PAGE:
Navy Nursing w/ RE3?

  1. Not sure if anyone will be able to shed some light on this but I figured it's worth a shot. I'm looking at starting nursing school in the fall with the intention of apply for a commission in the Navy Nurse Corps when I'm finished. The main thing that concerns me is that I have a RE3 reenlistment code I received when I was medically discharged from the Coast Guard back in 2013. The condition was not permanent and is no longer an issue and I can get a waiver for it. I hit a road block with the Coast Guard when I tried to apply for a commission and they told me that they would not accept an RE3 waiver for my application.

    When I spoke to my Navy officer recruiter, he told me that that would be up to the individuals at MEPs to determine whether or not I was clear for service. This actually came as good news to me because I did not even get to MEPs with the Coast Guard and I believe that I would have a good shot with MEPs to receive a waiver. Still a little nervous though.

    Like I said, I know it's a long shot but do another other Navy nurses or applicants have a similar experience?

    ~Chris
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  2. 5 Comments

  3. by   Marine7
    Duffy,

    There are so many variables to your situation. I would suggest you go to navycs.com. On the first page, paragraph 7, you will see medical waiver process. Click on it. On the page that comes up, go all the way down to the bottom. You will be able to ask questions regarding waiverable medical conditions. The site is opporated by a retired Navy Chief and the blogs are answered by him and a retired MEPS Comander Physician. You can find answers to just about every condition. However, you need to understand that MEPS is NOT the RE-waiver authority. They are strictly medical. RE waivers are completely different. Start with the site I gave you and if you find out from them that there is a chance MEPS will agree to do your physical, let me know and I'll talk to you further on the RE code issue. Not being evasive, there is just a lot to discuss about RE waivers. If you find out you can physical, let me know and I'll get you my number and discuss it with you.
  4. by   Duffy27
    Thank you very much, I'll post some questions on that website and see what I can figure out. I'm certain I can get a medical waiver from a civilian doctor, mostly just concerned about the actual RE3 and needing a waiver for that. I'll post an update after I've gathered some more information or figure out any answers to my questions.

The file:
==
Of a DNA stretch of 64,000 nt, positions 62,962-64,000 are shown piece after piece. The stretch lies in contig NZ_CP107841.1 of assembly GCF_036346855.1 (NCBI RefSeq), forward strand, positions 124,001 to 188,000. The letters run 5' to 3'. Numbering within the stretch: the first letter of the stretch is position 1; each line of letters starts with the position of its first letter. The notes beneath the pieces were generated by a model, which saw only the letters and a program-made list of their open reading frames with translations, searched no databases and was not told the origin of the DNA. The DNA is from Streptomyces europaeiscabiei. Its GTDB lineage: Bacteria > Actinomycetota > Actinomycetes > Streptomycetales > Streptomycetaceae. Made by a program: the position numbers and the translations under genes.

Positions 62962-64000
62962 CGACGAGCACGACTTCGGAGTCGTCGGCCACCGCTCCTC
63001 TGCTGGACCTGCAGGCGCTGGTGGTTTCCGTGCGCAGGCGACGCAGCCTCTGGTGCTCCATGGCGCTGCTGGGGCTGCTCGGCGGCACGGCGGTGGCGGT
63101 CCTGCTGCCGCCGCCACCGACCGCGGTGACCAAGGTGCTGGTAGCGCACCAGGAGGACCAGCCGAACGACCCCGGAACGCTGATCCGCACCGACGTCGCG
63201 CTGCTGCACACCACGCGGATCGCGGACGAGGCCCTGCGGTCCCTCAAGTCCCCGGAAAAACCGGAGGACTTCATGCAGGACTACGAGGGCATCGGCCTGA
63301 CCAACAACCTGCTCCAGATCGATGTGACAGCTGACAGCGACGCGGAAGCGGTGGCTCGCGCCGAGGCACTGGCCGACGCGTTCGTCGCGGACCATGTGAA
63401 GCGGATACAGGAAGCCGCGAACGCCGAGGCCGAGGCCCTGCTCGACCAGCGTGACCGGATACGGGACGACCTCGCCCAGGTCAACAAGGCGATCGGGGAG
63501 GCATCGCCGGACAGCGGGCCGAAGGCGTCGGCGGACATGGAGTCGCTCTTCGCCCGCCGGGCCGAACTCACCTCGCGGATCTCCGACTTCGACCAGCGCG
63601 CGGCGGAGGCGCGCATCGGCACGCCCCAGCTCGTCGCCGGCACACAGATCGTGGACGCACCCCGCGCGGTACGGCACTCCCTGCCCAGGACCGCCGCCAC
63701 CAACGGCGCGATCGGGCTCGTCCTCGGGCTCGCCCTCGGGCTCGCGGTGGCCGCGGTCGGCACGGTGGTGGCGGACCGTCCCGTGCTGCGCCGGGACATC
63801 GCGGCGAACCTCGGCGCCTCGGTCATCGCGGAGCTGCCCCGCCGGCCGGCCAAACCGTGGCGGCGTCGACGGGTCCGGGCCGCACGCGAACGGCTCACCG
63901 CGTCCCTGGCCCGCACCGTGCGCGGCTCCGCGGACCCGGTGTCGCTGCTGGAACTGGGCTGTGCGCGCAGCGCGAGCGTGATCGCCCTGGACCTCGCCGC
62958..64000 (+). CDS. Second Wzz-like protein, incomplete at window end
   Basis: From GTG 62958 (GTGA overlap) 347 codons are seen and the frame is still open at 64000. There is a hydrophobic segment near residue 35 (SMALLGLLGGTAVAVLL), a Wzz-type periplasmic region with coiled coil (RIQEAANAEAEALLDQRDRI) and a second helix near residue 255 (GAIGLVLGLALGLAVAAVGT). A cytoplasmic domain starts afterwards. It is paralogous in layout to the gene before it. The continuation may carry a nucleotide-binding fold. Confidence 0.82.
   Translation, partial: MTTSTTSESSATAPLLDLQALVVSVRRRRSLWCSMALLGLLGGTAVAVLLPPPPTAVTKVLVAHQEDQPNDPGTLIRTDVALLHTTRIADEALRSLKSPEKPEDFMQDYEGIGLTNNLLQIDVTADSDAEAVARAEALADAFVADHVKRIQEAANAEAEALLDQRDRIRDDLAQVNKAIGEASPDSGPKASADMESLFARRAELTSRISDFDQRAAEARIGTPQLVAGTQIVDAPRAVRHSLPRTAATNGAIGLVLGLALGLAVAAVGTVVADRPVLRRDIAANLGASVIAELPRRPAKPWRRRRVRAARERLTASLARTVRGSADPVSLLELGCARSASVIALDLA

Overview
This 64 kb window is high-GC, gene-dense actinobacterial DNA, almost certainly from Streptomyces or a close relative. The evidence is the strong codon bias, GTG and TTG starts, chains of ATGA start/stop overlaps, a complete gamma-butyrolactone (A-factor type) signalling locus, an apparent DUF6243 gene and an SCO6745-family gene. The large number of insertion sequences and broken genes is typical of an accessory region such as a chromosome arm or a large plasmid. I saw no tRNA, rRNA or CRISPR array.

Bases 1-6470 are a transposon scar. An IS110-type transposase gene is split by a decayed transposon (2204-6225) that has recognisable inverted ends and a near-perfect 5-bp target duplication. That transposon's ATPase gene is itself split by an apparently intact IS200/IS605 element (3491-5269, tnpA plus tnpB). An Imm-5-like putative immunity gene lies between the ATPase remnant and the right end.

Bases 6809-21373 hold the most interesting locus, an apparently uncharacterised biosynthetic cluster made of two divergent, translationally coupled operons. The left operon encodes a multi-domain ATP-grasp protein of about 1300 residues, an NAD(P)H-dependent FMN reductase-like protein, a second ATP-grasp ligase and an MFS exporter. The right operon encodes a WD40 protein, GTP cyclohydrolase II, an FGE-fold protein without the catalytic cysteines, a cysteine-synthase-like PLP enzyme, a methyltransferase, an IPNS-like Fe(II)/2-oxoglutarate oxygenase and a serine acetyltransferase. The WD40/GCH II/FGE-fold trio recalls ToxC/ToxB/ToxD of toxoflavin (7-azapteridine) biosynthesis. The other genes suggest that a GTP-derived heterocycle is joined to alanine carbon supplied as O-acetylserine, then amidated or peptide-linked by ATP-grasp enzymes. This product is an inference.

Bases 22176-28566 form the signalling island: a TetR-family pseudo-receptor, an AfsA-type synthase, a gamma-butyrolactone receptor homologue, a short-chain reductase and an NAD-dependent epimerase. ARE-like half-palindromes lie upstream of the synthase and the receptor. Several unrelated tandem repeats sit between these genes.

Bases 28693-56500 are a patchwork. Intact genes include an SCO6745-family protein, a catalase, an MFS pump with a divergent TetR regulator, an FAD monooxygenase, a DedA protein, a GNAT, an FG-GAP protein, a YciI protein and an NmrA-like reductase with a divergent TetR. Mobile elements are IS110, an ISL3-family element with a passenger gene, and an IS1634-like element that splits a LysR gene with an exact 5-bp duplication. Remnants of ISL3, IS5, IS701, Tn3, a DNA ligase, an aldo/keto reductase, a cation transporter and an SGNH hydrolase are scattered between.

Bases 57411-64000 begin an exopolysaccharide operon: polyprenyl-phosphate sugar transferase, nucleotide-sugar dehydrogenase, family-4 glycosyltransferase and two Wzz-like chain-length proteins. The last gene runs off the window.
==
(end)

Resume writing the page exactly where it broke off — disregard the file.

~Chris
  5. by   Marine7
    Quote from Duffy27
    Thank you very much, I'll post some questions on that website and see what I can figure out. I'm certain I can get a medical waiver from a civilian doctor, mostly just concerned about the actual RE3 and needing a waiver for that. I'll post an update after I've gathered some more information or figure out any answers to my questions.

    ~Chris
    As long as you did not rcv monies when you were discharged in relation to your RE code it can be waived. It can still be waived if you did, however, it is a lot harder. Also, medical waivers are not given by private physicians or MEPS physicians. When your paperwork is sent to MEPS, they will evaluate it and determine if your condition may be waiverable. Then it is sent to your branch of service. If not granted, they will not schedule your physical.
    Good Luck

    Jason
  6. by   Duffy27
    Okay, the only money I received was my pay. They didn't pay me anything towards treatment.

    Chris
  7. by   Duffy27
    Just an update, I'd send you a PM but don't have enough posts yet. The "Navydoc" responded and said, "Like all waivers, whether or not a service will grant an RE waiver is dependent on the needs of the service." I'm still a little worried about the RE-3; the Coast Guard would not review my application for a direct commission application because of it but since my recruiter didn't say I couldn't apply and that it was up to MEPs, I'm still hopeful that it'll work out.

    Chris

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